Sunday, 4 November 2012

Is Democracy Necessary For State Legitimacy?

     Having just finished reading a very interesting piece by the BBC on the dichotomy of the US elections and  Chinese leadership change I began to think on the role of democracy within the state and whether, in fact it is necessary for good governance. By democracy I refer in rough terms to the election-based participatory system common in many states and originating in Europe.

     Democracy has become a rarefied object, a fetish, of many states and, as a political narrative, has been used to invade, occupy, assassinate and impoverish. It has become a propaganda by-word for 'progress' and 'good' just in the same way that terms like terrorism are used to instill fear and a sense of national insecurity. By using these narratives in such broad and often politicized terms they have lost all true meaning.

     It therefore becomes necessary to stand back and separate democracy from its own propaganda and assess whether it necessarily leads to better government. In other words if a state's success is measured by a variety of indicators (public legitimacy, economic growth, welfare provision, security etc), does democracy add anything that other systems do not already provide?

    In terms of economic growth democracy is most often tied to liberal capitalist economics of one shade or another; while they could be separated academically in real terms such a distinction becomes so blurred as to be pointless. But in a world of financial insecurity, debt crises, huge austerity drives and national disillusionment with free-market economics it is hard to miss the comparative success of nations like China and Russia. While other democratic states maintain (somewhat shaky) growth these two nations especially demonstrate the lie in the ideal of democratic liberalism. China has risen on a steady and yet extremely large growth rate while maintaining a Communist government and decidedly undemocratic decision-making. Similarly, Russia has started to overcome the legacy of the fall of the USSR and continues to grow while having a government which while called democratic, limits the outcome of that participation to make it almost an autocracy.

     Public legitimacy can be defined as the belief of the people in their government and the ability of that government to properly govern the state and its people. This is perhaps the most surprising area as the common belief is that with political representation comes the support of the population; if people elect the government then surely it has legitimacy. As the BBC article points out however, China enjoys huge popular legitimacy with between 80-95% of the population being relatively or extremely satisfied with the government with 91% supporting its handling of the economy. This is not to say that China is some form of political Eden. There is still a huge amount of inequality, popular unrest and government limits on press freedom. However, considering that Britain's score on the latter survey was a paltry 45% it demonstrates an extreme level of popular support for a state that democratic theory would argue should be extremely conflicted.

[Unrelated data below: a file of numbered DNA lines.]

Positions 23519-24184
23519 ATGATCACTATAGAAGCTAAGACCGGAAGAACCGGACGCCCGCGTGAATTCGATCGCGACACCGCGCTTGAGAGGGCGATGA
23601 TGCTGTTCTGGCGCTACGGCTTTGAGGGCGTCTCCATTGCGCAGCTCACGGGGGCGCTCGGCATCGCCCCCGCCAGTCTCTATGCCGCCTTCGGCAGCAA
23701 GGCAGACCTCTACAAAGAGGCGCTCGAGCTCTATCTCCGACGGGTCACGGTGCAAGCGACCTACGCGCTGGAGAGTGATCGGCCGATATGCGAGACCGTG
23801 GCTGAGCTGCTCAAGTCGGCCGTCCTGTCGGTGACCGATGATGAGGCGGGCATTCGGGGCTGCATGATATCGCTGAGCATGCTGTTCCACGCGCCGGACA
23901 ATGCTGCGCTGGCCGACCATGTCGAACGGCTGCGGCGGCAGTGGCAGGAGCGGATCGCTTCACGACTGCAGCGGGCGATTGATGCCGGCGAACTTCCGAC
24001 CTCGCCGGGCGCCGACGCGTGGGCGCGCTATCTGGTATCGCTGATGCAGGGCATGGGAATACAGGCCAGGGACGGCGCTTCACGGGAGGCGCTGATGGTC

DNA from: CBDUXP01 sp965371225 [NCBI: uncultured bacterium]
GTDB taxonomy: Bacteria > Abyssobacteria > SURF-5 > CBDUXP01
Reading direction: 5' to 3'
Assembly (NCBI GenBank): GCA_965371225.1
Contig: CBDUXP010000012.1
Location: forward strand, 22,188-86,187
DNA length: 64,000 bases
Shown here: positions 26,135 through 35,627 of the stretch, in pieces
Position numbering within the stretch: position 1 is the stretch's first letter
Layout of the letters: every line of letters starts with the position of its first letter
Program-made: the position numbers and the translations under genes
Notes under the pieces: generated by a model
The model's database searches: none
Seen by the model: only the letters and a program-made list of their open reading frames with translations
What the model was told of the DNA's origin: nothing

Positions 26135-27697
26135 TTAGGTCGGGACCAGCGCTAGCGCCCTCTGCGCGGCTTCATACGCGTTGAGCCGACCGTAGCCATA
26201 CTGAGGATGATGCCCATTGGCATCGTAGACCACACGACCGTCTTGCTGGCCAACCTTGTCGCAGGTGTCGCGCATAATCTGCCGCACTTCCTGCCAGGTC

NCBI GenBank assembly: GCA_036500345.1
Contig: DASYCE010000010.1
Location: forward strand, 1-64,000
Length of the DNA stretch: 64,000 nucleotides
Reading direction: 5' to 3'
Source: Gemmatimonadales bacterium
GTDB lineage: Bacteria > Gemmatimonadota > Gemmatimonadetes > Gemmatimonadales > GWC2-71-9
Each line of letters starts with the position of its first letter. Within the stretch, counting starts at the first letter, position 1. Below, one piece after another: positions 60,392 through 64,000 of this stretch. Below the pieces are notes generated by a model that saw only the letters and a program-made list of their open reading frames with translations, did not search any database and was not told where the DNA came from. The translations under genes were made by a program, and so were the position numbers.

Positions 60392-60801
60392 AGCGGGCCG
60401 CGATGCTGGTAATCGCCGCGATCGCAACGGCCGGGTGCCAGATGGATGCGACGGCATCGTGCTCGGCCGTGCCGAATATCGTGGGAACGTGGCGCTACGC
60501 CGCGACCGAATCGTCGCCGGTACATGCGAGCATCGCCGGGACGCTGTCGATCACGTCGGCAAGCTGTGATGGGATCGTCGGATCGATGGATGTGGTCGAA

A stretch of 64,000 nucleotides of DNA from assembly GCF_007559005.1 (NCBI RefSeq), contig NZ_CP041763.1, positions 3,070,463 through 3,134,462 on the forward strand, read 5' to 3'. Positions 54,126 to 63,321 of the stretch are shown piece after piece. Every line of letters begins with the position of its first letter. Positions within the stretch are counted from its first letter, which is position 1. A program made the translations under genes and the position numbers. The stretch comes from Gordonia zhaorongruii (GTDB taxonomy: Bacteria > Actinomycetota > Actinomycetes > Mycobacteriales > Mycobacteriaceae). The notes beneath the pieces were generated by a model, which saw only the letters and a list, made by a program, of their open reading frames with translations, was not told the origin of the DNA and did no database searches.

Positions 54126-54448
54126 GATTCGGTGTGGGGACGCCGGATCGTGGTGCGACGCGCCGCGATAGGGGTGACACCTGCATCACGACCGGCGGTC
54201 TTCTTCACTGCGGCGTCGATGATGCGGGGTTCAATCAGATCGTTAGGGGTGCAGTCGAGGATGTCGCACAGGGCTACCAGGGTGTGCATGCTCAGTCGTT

When looking at the provision of state resources to the population and the general maintenance of the state it is again not necessarily tied to the provision of democracy. Many democratic governments are extremely corrupt or rule over states with massive inequalities. The United States, the original leader of the 'free world' has one of the highest levels of income and public inequality in the developed world. Similarly, in terms of infrastructure the US provides woefully poor support in areas such as welfare and health infrastructure. China on the other hand is exhibiting some good signs of infrastructure growth;  its high-speed rail network is currently the largest in the world and will soon overtake the combined figures of the rest of the planet. As another smaller example. Belgium spent over a year without an elected government and continued growing economically and making political decisions with surprisingly good ability (though some of that support and security can be said to come from the democratic system already in place). Again this is not to say that non-democratic states are better but that democracy must not be rarefied as the only way to bring greater state competency.

    By no means is it correct to say that we should abandon democracy. This can lead to horrible moral and political tragedies like the rule of Fascism or the rise of Stalin. Similarly, it can lead to autocratic theologies like Iran or corrupt dictatorships like those currently being fought in the Middle East. This article simply cautions against imbuing democracy with extra-political meanings and seeing it as the cure for the worlds ills. It is a clearly imperfect systems which often does not provide the best results but can often provide the best protection of the population (and perhaps that is the ultimate goal of politics.) It is also clear that other systems should not necessarily be viewed with distrust or pity but rather it is necessary to encourage openness and dialogue in an attempt to share the good parts of these systems and grow as a combined human race.


BBC article - http://www.bbc.co.uk/news/magazine-20178655

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